These features also suggest that the Kamakura Busshi wanted to be independent from Kyoto culture or to rival it.
<Sources: Kondo Takahiro; Kakuonji Temple; Photo from magazine 日本の仏像, 2007/10/25, No. 19 (Kondansha).>
Central image of Fudō Myō-ō attributed to Unchō 運朝 and Chōkei 朝慶.
Fudō Myō-ō. Dated 1351. Hinoki (cypress), made from one piece of wood. H = 65.6 cm, crystal eyes.
Inscriptions within the statue attribute it to Unchō and Chōkei. <Photo from this J-Site>
Sculpting Guilds / Schools of the Muromachi Period
This section is indebted to the JAANUS database compiled by Dr. Mary Neighbour Parent (deceased). Like all prior periods in Japanese history, the Muromachi period gave rise to a number of sculpting guilds and workshops (Jp. = Bussho 仏所), also known as sculpting schools (Jp. = Ha 派).
- Nanto Busshi 南都仏師. Literally “Busshi of the South.” A general term for Buddhist sculptors working in Nara during and after the Kamakura period (13th to 14th centuries). Nara is considered the southern capital, Kyoto the nothern capital, but by this time political power was held by the military government much further north in Kamakura and the Kanto region. Several schools of Nanto Busshi were particularly important in the Muromachi period. The origins of the Nanto Busshi goes back to the time of Kakujo 覚助 (d. 1077), the son and successor of famed sculptor Jōchō (d. 1057). See Nanto Busshi Glossary for details. From their loins sprang the celebrated Nanto Busshi of the Keiha School 慶派 of sculptors, based originally at Kōfukuji Temple 興福寺 in Nara. Their most renowned artists were Unkei 運慶 (d. 1223) and Kaikei 快慶 (d. 1226). An innovative branch of the Keiha School known as the Zenpa School 善派 (closely associated with Saidaiji Temple 西大寺 in Nara) also emerged in the Kamakura period (13th century). This was followed by the emergence of the Nanto Busshi schools known as Tsubai Bussho 椿井仏所 in the 14th century, and then the Takama Bussho 高間仏所 and Shukuin Bussho 宿院仏師. The latter two were most active in the 15th and 16th centuries. Other schools set up in the mid-to-late 14th centuries include the Nobori-Ōji Bussho 登大路仏所 and Fujiyama Bussho 富士山仏所. Most of these schools / workshops survived into the Edo Period (1615-1868). For more details, see JAANUS Entry 1 and JAANUS Entry 2.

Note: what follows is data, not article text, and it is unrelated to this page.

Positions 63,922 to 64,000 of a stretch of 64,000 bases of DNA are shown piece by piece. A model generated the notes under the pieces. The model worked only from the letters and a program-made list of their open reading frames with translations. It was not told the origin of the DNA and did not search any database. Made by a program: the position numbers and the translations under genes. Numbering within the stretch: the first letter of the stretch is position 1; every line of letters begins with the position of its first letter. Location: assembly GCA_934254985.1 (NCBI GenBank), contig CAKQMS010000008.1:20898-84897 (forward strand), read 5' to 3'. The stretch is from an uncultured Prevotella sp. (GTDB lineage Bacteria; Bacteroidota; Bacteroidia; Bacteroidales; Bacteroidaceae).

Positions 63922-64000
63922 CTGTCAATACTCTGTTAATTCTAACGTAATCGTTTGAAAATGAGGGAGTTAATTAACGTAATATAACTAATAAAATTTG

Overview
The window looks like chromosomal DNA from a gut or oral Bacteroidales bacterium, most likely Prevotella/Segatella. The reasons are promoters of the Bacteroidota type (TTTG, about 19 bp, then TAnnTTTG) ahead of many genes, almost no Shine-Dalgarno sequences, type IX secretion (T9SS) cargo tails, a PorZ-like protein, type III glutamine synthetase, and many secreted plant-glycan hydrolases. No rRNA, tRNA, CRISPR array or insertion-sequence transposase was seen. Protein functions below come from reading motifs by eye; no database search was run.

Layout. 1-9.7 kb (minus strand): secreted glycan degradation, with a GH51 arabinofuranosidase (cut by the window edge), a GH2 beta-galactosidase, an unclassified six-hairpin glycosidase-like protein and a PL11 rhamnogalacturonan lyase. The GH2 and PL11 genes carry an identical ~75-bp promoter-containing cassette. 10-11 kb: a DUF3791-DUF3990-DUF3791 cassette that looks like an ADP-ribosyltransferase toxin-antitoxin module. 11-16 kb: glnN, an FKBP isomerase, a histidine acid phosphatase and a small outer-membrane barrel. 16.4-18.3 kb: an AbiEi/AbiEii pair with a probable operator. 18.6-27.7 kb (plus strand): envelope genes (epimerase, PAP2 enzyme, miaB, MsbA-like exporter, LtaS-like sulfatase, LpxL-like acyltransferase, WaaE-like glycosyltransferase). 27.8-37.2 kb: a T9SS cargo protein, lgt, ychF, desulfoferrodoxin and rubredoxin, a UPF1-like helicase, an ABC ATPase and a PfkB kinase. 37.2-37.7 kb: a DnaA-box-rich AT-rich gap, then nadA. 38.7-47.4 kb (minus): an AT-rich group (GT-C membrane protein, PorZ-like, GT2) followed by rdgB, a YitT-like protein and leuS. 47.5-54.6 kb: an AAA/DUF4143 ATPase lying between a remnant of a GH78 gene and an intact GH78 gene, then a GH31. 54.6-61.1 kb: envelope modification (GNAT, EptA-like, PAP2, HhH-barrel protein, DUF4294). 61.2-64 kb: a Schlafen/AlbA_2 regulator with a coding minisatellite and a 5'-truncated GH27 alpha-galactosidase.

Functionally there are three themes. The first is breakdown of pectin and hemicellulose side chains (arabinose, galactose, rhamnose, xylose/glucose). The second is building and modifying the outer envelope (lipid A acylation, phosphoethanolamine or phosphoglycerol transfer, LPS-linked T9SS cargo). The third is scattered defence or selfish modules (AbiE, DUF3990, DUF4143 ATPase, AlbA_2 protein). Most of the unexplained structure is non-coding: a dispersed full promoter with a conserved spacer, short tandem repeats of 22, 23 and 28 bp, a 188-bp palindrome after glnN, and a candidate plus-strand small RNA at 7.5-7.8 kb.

Shukuin Busshi 宿院仏師 and Shukuin Bussho 宿院仏所. Sculptors based in the Nara area. Came to prominence in the 16th century and prospered for some 80 years. Main workshop was called Shukuin Bussho 宿院仏所 (aka Shukuin Bussho-ya 宿院仏所屋), for they came from a location in Nara known as Shukuin 宿院. They were originally carpenters (Jp. = Tōryō 棟梁, Toryo) and wood craftsmen (Kiyose Banshō 木寄番匠). Shukuin was one of the first Bussho (workshops) where sculptors worked as laypeople without assuming the status of monks or without joining the monastic orders. See above list of Shukuin sculptors. Many of their artisans made wooden statues, often commissioned by small temples in the Nara area (e.g., Shaka 釈迦 and Yakushi 薬師 figures at Higashida Yakushidō 東田薬師堂). Other similar commercial workshops were active in the Edo Period (1615-1868), and the bussho system itself survived until the 19th century. The bussho model is credited to Jōchō (d. 1057). For more details, see this J-site.